(7 steps) How to Brew the Perfect Cup of Sencha

A step-by-step guide to maximizing the taste of this brilliant tea!

This article was last modified November 24th, 2021. by Yuki

Leaves of Japanese Sencha Tea

Sencha is perhaps the most standard type of Japanese green tea. Although standard, the world of Sencha is deep and the quality ranges from excellent to poor.

The nutrients in Sencha differs depending on the grade of the tea.

If you have a Sencha of high-grade, that probably means that there are high levels of Theanine (the umami taste component), and less catechin (which is the astringency component).

You should infuse the tea at a slightly lower temperature to enjoy the umami taste more. Here’s the typical way of brewing Sencha.

We’re going through the preparation of Sencha using Japanese tea tools. If you don’t have the proper Tea tools – don’t worry! You can find alternatives in the kitchen.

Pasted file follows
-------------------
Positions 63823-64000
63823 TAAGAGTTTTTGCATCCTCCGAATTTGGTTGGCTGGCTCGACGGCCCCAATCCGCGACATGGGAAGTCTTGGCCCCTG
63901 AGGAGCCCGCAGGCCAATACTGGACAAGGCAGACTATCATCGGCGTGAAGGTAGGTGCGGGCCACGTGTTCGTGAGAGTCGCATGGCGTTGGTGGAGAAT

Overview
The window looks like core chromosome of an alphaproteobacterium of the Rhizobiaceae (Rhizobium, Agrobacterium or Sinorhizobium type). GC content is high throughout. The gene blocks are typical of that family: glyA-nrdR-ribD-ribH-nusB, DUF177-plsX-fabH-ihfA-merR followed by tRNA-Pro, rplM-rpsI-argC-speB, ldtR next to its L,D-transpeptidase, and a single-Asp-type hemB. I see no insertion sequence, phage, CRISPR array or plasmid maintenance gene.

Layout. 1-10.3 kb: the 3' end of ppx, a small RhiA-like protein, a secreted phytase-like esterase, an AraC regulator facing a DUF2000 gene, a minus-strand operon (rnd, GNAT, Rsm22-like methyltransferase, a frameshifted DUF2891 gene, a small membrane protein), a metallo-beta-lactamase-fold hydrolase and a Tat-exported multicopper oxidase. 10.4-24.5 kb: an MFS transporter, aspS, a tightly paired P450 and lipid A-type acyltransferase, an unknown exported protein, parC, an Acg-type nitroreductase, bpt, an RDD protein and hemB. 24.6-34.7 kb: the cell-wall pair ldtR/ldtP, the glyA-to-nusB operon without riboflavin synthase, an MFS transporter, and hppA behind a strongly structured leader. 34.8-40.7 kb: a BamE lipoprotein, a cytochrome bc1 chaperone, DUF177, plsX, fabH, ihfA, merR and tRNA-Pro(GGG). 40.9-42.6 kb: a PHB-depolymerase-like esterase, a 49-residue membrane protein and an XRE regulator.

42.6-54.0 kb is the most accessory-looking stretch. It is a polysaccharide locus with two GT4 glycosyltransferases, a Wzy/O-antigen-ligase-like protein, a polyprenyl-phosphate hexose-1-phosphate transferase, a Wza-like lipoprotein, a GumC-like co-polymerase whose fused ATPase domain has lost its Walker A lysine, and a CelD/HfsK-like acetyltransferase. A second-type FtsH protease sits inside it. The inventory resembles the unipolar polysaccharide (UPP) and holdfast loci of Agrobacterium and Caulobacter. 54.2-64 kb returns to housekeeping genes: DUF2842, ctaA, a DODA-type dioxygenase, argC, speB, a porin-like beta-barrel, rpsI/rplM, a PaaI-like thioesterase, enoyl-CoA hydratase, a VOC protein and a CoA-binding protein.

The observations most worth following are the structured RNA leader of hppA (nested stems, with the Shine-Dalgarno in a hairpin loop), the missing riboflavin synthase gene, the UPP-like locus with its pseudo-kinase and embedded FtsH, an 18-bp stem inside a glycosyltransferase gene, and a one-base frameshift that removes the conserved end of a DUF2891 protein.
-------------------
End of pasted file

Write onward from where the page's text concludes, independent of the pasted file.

Video Instructions for Brewing Sencha

Quick Guide

Normal-Grade Sencha High-Grade Sencha


2 servings

2 servings

Water (ml)

200 ml

200 ml

Leaves (g)



Leaves (roughly in teaspoons)

2 tsp

2 tsp

Temperature (Celsius)



Brewing time (Seconds)

90 seconds

90 seconds

Sencha Instructions

Step1: Preparation

What do I need in order to make Sencha?

Make sure you have everything ready. For Sencha, you would need the following.

  • Sencha leaves
  • Teaspoon
  • Medium-sized Kyusu (Teapot)
  • Medium-sized Chawan (Cups)
  • Yuzamashi – a bowl to cool down boiled water (Optional)
Tools for brewing Japanese Sencha tea

From left: Kyusu, Yuzamashi, and Chawan

The most essential item you need is obviously the Sencha leaves.

It's pretty difficult to find an alternative for that if you want to drink Sencha! Make sure you find some, or you can stop by our online shop and check out our Sencha selection as well.

For the Chawan teacups and Kyusu teapot, it is ideal to find the right size for your needs.

For example, if you're serving 200 ml of Sencha, you'd want to look for a teapot with the capacity of around 250 ml. Having the perfect size actually maximizes the taste.

However, if you don't have perfect size tools, don't fret. Start off with what you have in the kitchen now. You can gradually complete your tea tools as you go along.

A Yuzamashi is a bowl to cool the water down to optimal temperatures. You can use any bowl instead. Find a lipped bowl for easier pouring of water.